The right curtains can be used cleverly to alter the perception of the size of a room. Whether you want to make it feel bigger or smaller, here’s our advice on how to hang them to create height and fullness, and how to use stripes and colour to fool the eye and make the most out of your space:
Limosa by Harlequin in Indigo
4 ways to use curtains to make a room look bigger or smaller
- Hang them high on the wall, right up near the ceiling, and right down to the ground. This draws the eye upwards creating an illusion of height.
- Stripes can fool the eye. For small rooms with low ceilings choose vertical stripes to add height. While horizontal stripes will visually shorten wide walls and/or high ceilings.
- Choose a fabric in a slightly lighter shade of the wall colour to open up a small room; use darker coloured curtains to make a larger space cosier.
- Long, solid curtain rods can create an impression of spaciousness. With them, you can pull the curtains clear of the window exposing its full width to make it appear larger and let in more light. This will also protect the fabric from sun fade.
How long should my curtains be?
Down to the floor is the best length. They look good and in winter, perform better at retaining heat, but just below the sill is also acceptable. In between these lengths is a no-no; quite simply, it looks bad. You may also want to consider shorter curtains in kids’ rooms so they’re not tempted to play with them.
How high and how wide?
For the best, most standard look curtain rods or tracks should hang on the wall about 10-15cm above the window frame or about halfway between the top of the frame and the ceiling.
Your curtains should also extend past the sides of the window frame if space allows; how far is up to you.
The width of your curtains has a huge impact on how they look. Curtains hang with waves or ruffles so your curtains will actually be much wider than your windows. The amount and size of the waves is known as ‘fullness’ and there are a few factors that can influence this, including the heading style and pleat. For instance, a reverse pleat will provide a flatter look than a pencil pleat or triple pleat and the fullness scale can vary from about 60% fullness for a reverse single pleat (1.6 times the track length) to 120% or even 140% fullness (which is 2.2 or 2.4 times the track length.) Less full heading types like the reverse single or single pleat are great if wall space is limited. Read more about heading styles in our Guides and Advice section.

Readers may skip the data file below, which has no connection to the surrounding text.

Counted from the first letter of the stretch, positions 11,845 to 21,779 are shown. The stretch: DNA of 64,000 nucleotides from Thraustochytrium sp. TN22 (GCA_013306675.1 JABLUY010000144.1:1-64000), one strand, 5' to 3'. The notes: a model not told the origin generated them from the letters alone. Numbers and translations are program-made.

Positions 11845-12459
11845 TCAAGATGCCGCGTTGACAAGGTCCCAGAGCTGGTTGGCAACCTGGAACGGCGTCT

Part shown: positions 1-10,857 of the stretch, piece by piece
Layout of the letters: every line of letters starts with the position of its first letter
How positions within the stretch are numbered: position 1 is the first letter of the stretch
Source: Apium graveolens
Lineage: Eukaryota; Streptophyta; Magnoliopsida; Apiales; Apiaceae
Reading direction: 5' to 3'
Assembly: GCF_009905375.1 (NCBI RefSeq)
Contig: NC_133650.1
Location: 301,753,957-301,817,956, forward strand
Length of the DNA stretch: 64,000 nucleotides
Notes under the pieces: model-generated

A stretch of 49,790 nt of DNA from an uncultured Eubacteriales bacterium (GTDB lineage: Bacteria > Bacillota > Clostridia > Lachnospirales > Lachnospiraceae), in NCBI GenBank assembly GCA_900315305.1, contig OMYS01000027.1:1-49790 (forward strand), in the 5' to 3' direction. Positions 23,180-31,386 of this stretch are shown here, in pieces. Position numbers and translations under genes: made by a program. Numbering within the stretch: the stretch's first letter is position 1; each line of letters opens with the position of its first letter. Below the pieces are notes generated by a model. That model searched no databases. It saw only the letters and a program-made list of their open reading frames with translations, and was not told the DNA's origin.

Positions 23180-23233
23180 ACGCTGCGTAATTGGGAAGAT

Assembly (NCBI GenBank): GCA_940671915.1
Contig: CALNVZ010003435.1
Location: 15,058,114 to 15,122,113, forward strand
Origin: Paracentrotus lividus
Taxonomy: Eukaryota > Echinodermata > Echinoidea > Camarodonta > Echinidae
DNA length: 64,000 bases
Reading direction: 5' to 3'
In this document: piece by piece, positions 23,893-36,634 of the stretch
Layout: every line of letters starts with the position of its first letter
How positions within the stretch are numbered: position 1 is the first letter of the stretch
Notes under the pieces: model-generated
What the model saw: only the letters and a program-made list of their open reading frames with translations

When hanging them, you also need to allow room for the stack – this is the way they sit when open. Allowing them to cover about 30cm either side of the outside edges of the architraves is a good standard, unless the window goes all the way to the wall and there isn’t room.
Should curtains touch the floor?
There are several variations on what ‘floor length’ can mean:
- Floating: offers a simple and sensible, casual look. By leaving no more than a centimetre of space between curtain and floor they’re practical too as floating curtains don’t gather dust from the floor. They are also easier to open and close. Also bear in mind that any gap between the curtain and the floor leaves room for light and air to travel underneath so curtains that touch the floor (or longer) provide the best light blocking and insultation.
- Touching: requires expert measurement as just a centimeter too short or long and you have a completely different look. However, it is a clean and simple choice. Better on hard surface floors as opposed to carpet, which it can pull against when opening and closing.
- Breaking: a very common length. It means the curtains are just that little bit longer and they rest on the floor with a slight bend just above the hem. A few centimetres is enough to create a stylish break.
- Pooling: sees a large amount of fabric pools or puddles on the floor. This style does gather dust and they need some reshaping every time you move them so they are high maintenance. The type of fabric you choose will influence whether you can attain this look or not. Stiff, heavy fabrics aren’t quite as successful as light, airy ones like cotton or linen. Pooling curtains add a lovely softness to rooms with lots of hard furniture. For a relaxed and casual look with a fabric like linen, let them pool where they fall. For a more formal look, deliberately pool them to the left or right or centre, depending where the wall panel is in relation. They are also better in bedrooms than main living areas as the excess fabric on the floor can be a tripping hazard.
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